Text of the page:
Anticipatory ethics and the problem of expectations
One of my favorite things about Canadian Stem Cell Network meetings (now renamed the Till and McCulloch Meetings) is the integration into the main programming of Ethical, Legal, and Social Issues (ELSI). It forces scientists to think outside of their own research and gives ELSI researchers exposure to the latest developments in stem cell biology. This year has been no exception and two things that rose to the top for me were a call to pursue “anticipatory ethics” and the problem with expectations.
First, a juggernaut in the field of stem cell ethics, Bartha Maria Knoppers, gave a wonderfully inspired talk on building stem cell research into a common public good. She referred to examples of common tools, biobanking, and standards for oversight and accountability to make the case for building the “infrastructure” of science. More practically, though, she stressed the importance of forward planning and this is where the concept of anticipatory ethics came up.
Knoppers asserts that while reactionary ethics are the typical standard (i.e.: something bad happens, let’s make some rules so it doesn’t happen again), anticipatory ethics is much more dynamic and prospective. It requires a strong trust relationship, which must be actively cultivated in order to steer the science earlier (and get a better, more agreeable, set of regulations in the end). She calls for a revolution where a scientific community works together in advance to build a normative model that has gone through filters inside and outside of the field before implementation (and not driven by the need to have a rule in place with immediacy). Following the talk, Michael McDonald stressed the importance of building in feedback. How were individuals and populations affected in post-implementation? There is a deep need to build it into the governance, otherwise it will quickly be out of touch with social need — it must revisit and change over time. In my opinion, it is exactly this sort of dialogue at a science meeting that will build the trust and inspire the participation needed.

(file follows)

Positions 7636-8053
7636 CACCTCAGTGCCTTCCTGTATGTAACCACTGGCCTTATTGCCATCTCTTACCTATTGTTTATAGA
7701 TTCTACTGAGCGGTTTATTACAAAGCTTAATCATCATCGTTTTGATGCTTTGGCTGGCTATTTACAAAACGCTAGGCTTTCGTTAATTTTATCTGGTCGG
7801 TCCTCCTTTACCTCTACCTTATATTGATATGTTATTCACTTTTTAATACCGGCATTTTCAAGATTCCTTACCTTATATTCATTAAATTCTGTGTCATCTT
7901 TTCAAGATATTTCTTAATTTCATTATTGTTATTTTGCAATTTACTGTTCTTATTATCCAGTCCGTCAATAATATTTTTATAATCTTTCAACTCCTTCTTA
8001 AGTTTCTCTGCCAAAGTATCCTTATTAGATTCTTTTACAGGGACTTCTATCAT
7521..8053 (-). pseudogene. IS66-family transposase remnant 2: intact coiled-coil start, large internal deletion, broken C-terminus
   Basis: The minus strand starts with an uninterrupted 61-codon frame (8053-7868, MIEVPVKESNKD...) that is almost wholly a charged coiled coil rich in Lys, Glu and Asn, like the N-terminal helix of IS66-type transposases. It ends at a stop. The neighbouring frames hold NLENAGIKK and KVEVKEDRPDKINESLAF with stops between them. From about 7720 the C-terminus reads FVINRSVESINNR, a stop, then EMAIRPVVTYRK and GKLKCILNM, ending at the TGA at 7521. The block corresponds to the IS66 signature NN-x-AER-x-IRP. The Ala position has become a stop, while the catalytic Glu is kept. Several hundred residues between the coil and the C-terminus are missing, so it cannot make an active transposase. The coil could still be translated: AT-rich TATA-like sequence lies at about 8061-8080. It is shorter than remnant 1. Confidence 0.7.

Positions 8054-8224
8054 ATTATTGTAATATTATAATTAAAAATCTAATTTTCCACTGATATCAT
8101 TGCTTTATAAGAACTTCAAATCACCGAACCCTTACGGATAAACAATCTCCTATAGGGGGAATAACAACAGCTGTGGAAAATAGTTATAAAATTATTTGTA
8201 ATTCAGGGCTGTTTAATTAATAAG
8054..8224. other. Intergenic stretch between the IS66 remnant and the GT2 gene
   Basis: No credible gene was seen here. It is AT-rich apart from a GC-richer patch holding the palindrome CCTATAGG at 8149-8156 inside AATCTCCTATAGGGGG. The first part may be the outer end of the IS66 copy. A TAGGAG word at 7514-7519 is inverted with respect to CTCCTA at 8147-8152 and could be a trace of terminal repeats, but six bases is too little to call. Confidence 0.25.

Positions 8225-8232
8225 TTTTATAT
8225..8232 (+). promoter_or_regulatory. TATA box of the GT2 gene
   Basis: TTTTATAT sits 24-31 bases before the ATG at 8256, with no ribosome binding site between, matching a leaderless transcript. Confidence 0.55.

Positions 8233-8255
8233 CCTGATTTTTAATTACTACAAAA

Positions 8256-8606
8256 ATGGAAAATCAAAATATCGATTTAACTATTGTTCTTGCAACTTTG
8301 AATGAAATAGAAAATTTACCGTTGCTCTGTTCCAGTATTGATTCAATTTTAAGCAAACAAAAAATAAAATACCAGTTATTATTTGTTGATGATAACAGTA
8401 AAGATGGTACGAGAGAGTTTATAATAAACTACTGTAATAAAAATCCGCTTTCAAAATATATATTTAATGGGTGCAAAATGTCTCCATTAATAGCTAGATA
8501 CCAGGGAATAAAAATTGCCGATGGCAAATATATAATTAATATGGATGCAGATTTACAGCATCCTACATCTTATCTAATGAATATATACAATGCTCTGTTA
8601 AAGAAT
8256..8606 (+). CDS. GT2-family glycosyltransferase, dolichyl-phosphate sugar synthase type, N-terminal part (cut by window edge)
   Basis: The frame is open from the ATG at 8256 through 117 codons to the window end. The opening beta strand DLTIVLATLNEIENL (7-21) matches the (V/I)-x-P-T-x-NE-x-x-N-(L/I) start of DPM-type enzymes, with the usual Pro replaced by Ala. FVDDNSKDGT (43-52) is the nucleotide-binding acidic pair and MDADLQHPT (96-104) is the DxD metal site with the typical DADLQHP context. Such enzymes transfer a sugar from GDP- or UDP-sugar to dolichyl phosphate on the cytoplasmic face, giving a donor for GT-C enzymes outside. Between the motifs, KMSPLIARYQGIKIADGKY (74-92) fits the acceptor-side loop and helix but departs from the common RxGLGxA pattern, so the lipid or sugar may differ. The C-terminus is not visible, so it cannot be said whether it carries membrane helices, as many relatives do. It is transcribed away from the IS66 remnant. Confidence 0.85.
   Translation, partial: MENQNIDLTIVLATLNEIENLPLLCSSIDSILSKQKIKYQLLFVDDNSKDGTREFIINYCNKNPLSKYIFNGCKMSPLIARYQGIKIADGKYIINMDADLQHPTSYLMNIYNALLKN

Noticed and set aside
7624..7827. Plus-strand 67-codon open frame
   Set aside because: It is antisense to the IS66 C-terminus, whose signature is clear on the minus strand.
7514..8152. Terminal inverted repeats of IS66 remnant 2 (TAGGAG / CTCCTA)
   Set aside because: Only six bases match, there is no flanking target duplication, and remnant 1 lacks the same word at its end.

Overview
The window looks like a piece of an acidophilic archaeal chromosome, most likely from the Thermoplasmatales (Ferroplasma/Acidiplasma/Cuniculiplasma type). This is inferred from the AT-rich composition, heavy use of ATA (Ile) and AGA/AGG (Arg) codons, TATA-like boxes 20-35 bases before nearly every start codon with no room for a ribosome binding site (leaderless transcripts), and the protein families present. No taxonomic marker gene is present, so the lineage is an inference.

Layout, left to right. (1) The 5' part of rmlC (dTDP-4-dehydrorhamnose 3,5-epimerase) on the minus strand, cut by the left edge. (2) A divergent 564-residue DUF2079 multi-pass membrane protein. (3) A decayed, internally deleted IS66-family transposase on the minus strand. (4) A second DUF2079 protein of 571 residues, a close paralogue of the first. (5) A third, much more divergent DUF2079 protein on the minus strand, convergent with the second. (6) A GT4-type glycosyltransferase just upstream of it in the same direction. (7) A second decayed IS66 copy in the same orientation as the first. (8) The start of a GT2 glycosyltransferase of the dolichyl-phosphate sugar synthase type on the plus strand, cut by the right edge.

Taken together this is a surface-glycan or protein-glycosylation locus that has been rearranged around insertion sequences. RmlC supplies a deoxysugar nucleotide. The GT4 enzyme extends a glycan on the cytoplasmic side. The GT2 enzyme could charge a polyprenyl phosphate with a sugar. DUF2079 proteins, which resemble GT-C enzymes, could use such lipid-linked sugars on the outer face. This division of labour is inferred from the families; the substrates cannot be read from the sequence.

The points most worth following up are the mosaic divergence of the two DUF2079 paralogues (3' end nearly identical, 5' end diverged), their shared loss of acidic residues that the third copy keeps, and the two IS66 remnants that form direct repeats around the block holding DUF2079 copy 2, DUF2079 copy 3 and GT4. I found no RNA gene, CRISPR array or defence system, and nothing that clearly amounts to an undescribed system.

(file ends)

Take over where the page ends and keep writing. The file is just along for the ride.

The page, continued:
Secondly, Tania Bubela from the University of Alberta spoke about her research on the large gulf between expectations for stem cell research between the public, patients, and policy makers and the reality of the science. The expectations are being built up not just by news agencies but are also cropping up in mainstream media — including Grey’s Anatomy, which has introduced regenerative medicine (artificial hearts and bones) and cell therapy (islet cell growth and transplantation) as though they were right around the corner. Bubela’s group has undertaken extensive analysis (text mining, longitudinal studies, etc) of news/research articles and clinical trials in order to measure the discrepancy between what is talked about in the media and what is being researched and tested in clinic. It was interesting to hear that huge amounts of ink have been spilled on neurological disorders and the potential of stem cells to cure them (likely due to celebrity endorsement) compared to the cell types being used in clinical trials (mostly mesenchymal and blood stem cells).
One question I’ve always had about such “expectation vs. reality” talks is why researchers never seem to quantify actual public expectations. In my own experience, it seems that outside of patients/families who are directly interested (and often desperate), the public has a pretty good understanding that scientific research takes a long time and are as concerned about safety as they are about speed — could this be a case of the media hyping an “expectation hype” that isn’t actually present? I’d love to see the data on that or hear from blog readers.
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